|Khosla, Raj - COLORADO STATE UNIVERSITY|
|Helms, Alan - COLORADO STATE UNIVERSITY|
|Boseley, Bruce - COLORADO STATE UNIVERSITY|
Submitted to: Weed Science Society of America Meeting Abstracts
Publication Type: Abstract Only
Publication Acceptance Date: September 12, 2008
Publication Date: February 19, 2009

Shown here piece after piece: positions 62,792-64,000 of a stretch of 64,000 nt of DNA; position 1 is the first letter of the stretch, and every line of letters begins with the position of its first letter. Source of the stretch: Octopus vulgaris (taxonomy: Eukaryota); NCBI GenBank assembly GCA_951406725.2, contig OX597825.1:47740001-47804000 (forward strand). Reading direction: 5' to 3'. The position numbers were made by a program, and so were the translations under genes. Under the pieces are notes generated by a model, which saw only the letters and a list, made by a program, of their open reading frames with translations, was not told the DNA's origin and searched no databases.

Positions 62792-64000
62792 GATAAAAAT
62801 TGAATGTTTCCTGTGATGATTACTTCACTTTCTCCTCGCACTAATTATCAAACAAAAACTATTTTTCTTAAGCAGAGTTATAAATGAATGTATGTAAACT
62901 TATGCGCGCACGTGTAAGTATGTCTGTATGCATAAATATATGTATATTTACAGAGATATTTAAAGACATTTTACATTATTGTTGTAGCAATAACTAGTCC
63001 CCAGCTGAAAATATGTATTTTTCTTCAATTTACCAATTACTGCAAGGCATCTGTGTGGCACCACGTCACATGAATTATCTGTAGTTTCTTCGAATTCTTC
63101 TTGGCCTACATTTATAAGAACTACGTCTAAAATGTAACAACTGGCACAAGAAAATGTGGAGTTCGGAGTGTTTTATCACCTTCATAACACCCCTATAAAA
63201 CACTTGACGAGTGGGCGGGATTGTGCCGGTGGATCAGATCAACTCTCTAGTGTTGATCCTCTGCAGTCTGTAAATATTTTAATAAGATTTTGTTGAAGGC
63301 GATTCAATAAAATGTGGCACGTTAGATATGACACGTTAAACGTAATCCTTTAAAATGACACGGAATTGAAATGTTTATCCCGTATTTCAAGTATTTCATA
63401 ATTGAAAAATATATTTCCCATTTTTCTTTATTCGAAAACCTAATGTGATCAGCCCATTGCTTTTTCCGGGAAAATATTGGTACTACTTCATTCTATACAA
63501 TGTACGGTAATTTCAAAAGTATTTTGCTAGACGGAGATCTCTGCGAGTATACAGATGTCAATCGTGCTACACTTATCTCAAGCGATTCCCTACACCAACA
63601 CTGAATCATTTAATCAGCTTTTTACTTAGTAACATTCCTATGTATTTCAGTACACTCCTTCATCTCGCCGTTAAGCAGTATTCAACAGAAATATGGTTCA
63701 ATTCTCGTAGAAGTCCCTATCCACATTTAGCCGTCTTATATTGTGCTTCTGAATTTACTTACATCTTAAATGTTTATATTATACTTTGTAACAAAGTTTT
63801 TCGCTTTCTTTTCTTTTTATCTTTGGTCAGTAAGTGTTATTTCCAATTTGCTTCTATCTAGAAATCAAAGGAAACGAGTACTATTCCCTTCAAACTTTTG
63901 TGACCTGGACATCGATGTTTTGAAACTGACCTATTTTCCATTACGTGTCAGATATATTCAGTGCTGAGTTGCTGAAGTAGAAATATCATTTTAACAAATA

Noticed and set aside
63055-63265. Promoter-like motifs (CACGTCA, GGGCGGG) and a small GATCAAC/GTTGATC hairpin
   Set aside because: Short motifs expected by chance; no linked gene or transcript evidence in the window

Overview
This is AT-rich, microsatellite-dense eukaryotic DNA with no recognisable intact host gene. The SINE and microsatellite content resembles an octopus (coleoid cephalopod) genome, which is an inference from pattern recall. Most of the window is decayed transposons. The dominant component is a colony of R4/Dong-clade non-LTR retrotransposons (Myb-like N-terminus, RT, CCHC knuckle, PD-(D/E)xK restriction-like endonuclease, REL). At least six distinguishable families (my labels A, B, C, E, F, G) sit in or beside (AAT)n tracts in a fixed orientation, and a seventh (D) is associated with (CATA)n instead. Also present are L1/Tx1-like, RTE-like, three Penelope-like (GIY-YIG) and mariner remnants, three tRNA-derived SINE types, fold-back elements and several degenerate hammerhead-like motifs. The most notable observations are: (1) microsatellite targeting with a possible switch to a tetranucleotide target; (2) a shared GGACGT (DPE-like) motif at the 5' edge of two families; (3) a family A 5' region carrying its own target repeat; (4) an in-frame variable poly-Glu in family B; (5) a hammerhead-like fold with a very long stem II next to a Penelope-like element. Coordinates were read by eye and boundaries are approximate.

Citation: Shaner, D.L., Khosla, R., Helms, A., Boseley, B. 2009. Enhanced Atrazine Degradation: A Survey of Crop Fields in North-Eastern Colorado. Weed Science Society of America Annual Meeting - Abstracts. orlando Florida February 9-12, 2009 Technical Abstract: When it comes to weed management, logically, farmers have a very low tolerance for weed infestations since it can cause significant damage to their crop yields. However, over application of pesticides for any infestation has a serious consequence. Recently, farmers in the north-eastern Colorado reported that atrazine was not giving the residual control as expected. This could be a cause of concern for many reasons because atrazine is widely used in Colorado for controlling many broadleaf and certain grass weeds in corn (Zea mays L.) and other crops. A survey was conducted in 2007-2008 to determine the extent of fields showing enhanced atrazine degradation. Soils were collected from several fields in various counties, such as Kit Carson, Larimer, Logan, Morgan, Philips, Washington, Weld and Yuma counties. Soil samples were collected from the fields had been planted in maize, wheat or were fallow at the time of collection. Our soil analysis indicates that approximately 30% of the fields tested showed enhanced atrazine degradation. All of the fields with enhanced atrazine degradation had a history of atrazine use. Our survey findings suggest that atrazine degrades rapidly in fields in Colorado where the herbicide has been continuously used for 3 or more years. This rapid degradation leads to loss of residual weed control as reported by farmers.